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Research shows brain waves sync to the music we're listening to

Nick Summers, @nisummers
October 27, 2015
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Many of us naturally tap our feet when we want to keep in time with a tricky piece of music. However, researchers at New York University have discovered that this physical technique is but one example of our how our bodies naturally interpret tunes. Deep inside our skulls we have two types of low-frequency brain waves, delta and theta, that automatically synchronise with the music we're listening to. These cortical brain rhythms help us to process the piece -- they perform a similar function in conversation, breaking down syllables, words and phrases so that we can understand what someone's trying to tell us.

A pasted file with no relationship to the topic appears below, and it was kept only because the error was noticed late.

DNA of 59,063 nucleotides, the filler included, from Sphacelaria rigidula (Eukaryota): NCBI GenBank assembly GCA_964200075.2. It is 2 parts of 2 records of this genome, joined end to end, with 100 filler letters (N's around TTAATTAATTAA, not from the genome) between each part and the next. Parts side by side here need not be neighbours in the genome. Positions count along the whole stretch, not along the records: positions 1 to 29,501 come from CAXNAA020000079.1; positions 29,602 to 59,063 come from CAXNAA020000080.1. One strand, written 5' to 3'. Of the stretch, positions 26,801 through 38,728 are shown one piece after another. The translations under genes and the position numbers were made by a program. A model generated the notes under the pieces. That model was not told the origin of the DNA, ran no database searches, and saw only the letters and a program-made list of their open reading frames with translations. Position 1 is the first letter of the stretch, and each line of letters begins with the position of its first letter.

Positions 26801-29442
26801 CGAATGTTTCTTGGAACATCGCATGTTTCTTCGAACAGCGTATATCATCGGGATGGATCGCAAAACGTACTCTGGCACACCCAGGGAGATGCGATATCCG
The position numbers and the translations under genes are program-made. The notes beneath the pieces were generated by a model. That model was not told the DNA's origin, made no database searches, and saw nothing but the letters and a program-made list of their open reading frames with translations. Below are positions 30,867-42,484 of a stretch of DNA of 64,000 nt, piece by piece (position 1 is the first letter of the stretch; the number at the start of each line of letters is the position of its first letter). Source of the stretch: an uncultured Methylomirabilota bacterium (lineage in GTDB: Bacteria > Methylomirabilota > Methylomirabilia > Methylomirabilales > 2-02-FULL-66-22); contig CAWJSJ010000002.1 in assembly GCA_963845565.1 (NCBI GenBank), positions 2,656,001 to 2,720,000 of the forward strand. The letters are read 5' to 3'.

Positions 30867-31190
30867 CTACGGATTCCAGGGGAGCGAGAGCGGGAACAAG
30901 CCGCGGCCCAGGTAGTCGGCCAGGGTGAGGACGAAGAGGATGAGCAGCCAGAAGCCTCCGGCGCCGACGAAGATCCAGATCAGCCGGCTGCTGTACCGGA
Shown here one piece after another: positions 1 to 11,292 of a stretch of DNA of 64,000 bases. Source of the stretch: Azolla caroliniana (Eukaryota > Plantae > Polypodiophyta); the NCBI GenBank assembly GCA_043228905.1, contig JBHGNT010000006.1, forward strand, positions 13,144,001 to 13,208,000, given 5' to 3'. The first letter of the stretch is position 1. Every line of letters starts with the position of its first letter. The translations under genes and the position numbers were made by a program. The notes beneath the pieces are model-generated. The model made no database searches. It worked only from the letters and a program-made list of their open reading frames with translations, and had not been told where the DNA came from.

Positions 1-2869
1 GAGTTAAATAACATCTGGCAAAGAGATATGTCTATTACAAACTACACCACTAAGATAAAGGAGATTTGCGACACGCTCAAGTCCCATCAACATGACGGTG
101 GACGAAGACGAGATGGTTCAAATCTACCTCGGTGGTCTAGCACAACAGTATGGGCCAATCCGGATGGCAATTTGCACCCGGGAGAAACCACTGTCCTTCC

Researchers identified the musical synchronisation using magnetoencephalography, which measures tiny magnetic fields inside the brain. In a group that included both musicians and non-musicians, they noticed that the former were better at synchronising with unusually slow pieces of music. The difference, the team says, can be attributed to how these individuals are able to process tracks as both melodies and individual notes. They're also better equipped than non-musicians to identify pitch distortions, which are then replicated and synced through these cortical brain rhythms. Researchers believe that our brains can, therefore, be taught to make better use of these innate and involuntary audio-detection systems. Maybe those classical piano lessons weren't such a bad idea after all?

[Image Credit: AP Photo/Alex Brandon]

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